img_5332

And then I think, hey – I got this xmas thing sorted. Santa ain’t got nothin’ on me.

We got Princess a bike. And BabyGirl a giant stuffed Seahorse. I know. Sigh. I’m goin to be swearing at that on Boxing Day. For now, I was cursing because where on earth do you hide a damn bicycle??????

The answer? In plain view. Kids are smart, but they also can’t see things right under their noses. I mean, anyone who has ever tried to get a kid to find their shoes can attest to that.

In the corner of our house is a shelf. In front of that shelf, there is a mattress leaning against the wall. Behind that mattress, if you were to look closely, is a brand spanking new bike.

Genius.

See? I got this Xmas shit sorted.

Now to figure out how to wrap the lot.

Methinks there will be wine for that.

 

 

2

Be the bigger person

There are two things that stick around well into adult hood, that would horrify my fourteen year old self.

Pimples.

Yea, sorry to say it, dear teenagers – you will continue to get pimples well into your 30s and beyond. I know. I KNOW. What the actual. Stupid hormones.

The second thing?

Mean girls.

You know, those girls who just made your life hell when you were at school? That made your stomach knot up when you walked into a room that they were in? They still exist well into adulthood.

Of course, they don’t always fit the same aesthetic as they did in high school – back then, the mean girls were often the “popular” kids. The pretty ones with all the friends. Nowadays, they are often the ones who were picked on by these same girls when they were are high school. They are women who, for whatever reason, thrive on drama and survive by making themselves the victim. Or, they are simply women who don’t know the effect of their behaviour.

It’s natural to meet people in life who you don’t like. It’s natural that there will be people who don’t like you. It’s part and parcel with growing up – there will always be people who, for whatever reason, don’t gel with you. And that’s okay!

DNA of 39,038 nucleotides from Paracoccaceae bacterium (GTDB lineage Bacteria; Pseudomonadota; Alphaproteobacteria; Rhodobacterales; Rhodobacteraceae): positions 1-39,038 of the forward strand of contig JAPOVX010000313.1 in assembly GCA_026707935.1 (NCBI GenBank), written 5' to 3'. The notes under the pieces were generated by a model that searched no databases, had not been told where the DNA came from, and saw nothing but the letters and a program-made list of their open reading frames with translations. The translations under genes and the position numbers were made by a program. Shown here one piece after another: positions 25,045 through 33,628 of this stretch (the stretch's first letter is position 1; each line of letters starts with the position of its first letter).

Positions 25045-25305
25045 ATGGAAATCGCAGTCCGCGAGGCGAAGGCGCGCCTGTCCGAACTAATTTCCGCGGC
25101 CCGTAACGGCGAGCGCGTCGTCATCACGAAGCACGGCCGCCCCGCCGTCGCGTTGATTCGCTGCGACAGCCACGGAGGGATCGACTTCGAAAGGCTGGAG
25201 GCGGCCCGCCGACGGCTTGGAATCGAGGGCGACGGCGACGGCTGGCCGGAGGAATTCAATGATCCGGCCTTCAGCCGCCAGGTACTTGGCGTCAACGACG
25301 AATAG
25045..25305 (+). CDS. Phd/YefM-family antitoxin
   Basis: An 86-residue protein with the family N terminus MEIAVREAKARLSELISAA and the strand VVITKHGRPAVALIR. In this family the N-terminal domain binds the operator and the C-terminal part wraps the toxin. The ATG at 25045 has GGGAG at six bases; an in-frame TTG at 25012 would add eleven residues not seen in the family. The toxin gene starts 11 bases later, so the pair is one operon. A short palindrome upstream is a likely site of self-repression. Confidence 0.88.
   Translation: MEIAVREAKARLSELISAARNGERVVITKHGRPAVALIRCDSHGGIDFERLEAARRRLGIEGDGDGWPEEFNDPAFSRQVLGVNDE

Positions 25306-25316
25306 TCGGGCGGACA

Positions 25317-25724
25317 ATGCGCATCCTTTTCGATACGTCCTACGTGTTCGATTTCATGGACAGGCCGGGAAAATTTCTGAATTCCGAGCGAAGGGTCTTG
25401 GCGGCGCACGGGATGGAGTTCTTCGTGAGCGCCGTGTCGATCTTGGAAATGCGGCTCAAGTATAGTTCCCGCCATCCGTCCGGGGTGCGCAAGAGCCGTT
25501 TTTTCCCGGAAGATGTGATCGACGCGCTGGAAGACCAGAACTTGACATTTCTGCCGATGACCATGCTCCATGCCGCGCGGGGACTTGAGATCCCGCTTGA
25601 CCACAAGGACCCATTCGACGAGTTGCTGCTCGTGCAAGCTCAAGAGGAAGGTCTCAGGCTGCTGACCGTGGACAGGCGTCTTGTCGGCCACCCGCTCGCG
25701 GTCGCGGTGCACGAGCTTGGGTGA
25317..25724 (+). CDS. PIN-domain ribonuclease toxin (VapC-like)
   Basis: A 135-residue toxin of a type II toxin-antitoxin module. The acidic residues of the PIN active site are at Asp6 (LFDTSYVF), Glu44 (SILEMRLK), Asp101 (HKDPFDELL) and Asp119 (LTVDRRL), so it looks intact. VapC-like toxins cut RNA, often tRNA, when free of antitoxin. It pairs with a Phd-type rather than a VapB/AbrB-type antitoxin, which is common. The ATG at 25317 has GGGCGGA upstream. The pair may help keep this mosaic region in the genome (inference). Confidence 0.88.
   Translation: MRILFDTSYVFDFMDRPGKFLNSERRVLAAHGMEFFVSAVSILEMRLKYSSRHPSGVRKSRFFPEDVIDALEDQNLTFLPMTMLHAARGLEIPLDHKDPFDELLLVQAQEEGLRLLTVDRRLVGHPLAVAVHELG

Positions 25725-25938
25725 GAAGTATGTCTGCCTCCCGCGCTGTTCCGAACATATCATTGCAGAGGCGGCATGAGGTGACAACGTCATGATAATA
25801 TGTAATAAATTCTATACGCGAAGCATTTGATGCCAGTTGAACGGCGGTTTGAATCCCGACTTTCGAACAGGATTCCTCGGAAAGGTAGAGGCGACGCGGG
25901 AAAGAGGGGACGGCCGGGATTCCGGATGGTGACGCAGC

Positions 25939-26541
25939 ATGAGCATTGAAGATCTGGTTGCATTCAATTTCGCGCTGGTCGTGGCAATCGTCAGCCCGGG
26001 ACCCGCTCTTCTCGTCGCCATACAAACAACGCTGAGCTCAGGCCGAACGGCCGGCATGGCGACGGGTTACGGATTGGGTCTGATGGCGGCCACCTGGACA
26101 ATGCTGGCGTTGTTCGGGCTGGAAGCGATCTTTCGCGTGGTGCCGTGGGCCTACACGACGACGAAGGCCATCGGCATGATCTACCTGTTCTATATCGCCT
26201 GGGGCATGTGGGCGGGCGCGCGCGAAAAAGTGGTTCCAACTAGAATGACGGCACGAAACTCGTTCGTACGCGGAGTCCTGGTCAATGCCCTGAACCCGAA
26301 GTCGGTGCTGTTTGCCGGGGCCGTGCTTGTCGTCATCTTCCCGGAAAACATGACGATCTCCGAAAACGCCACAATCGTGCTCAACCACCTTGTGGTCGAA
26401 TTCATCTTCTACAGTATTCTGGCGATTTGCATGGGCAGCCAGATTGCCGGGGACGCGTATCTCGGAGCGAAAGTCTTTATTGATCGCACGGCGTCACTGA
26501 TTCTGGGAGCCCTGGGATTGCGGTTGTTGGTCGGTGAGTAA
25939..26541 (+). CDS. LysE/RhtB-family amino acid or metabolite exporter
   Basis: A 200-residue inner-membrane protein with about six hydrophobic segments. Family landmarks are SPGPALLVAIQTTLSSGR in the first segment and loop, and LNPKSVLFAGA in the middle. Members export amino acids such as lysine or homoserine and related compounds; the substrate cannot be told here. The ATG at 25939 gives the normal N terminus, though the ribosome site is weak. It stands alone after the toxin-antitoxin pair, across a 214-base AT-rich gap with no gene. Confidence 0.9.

I make my kids well aware that they don’t have to like everyone. But what I also make clear is that they must be nice and kind to everyone.

Which is hard to do, when someone is being less than nice to you. It’s really hard to be the bigger person, when all you want to do it bow to their level and bitch about them to everyone. It’s hard to smile and be in the same room as them, knowing that every single time they walk past you, they will whisper, at a volume only you can hear, something horridly scathing that brings you and all of your anxieties right back to your fourteen year old self at high school. That they will complain and bitch about you to anyone who will listen, whenever you are around. That, despite your best intentions, they will make you cry every time you see them. Just like in high school.

And so, how to teach your kids to be the bigger person, to walk away no matter how shit you feel, to pick your battles and be prepared to raise your hands and say, “I’m done, I’m out. Whatever battle you are fighting, you win”? That, despite your differences, you are trying your darndest to put that aside, for the sake of everyone?

By simply doing. No matter how hard it is, no matter how many tears are shed, you will be the bigger person, for the sake of your kids.

Why?

So that, when they are in their 20s, their 30s, they too have the strength to walk away from toxic situations. That they too have the strength to be nice, kind people.

Because that is what makes it all worth it.

You wanna change the world? Raise your kids to be kind, respectful and compassionate. But don’t just tell them to be that way. Show them.

– anon

 

0

12 Questions About Life: Princess, BoyChild AND BabyGirl

It has been such a long time since I did these questions with the kids, and finally I sat down without enough time and patience to do so. I thought it was well time for BabyGirl to give the answers a crack, too. Such fun.

It has been nearly a year since we last did it, so it’s really cool to see how the answers have changed (and how some haven’t changed at all!). As always, previous answers are in brackets underneath the current answer for comparison.

12 Questions About Life – by Princess, 7 years, 2 months

1. What is the meaning of life? God

(Love)

2. What do you want to be when you grow up? A teacher

(A vet and a zookeeper)

3. What makes you most happy? Mum and Dad

(Cuddling Mum )

4. When do you feel most loved? When I get cuddles

(When kissing Mum and Dad)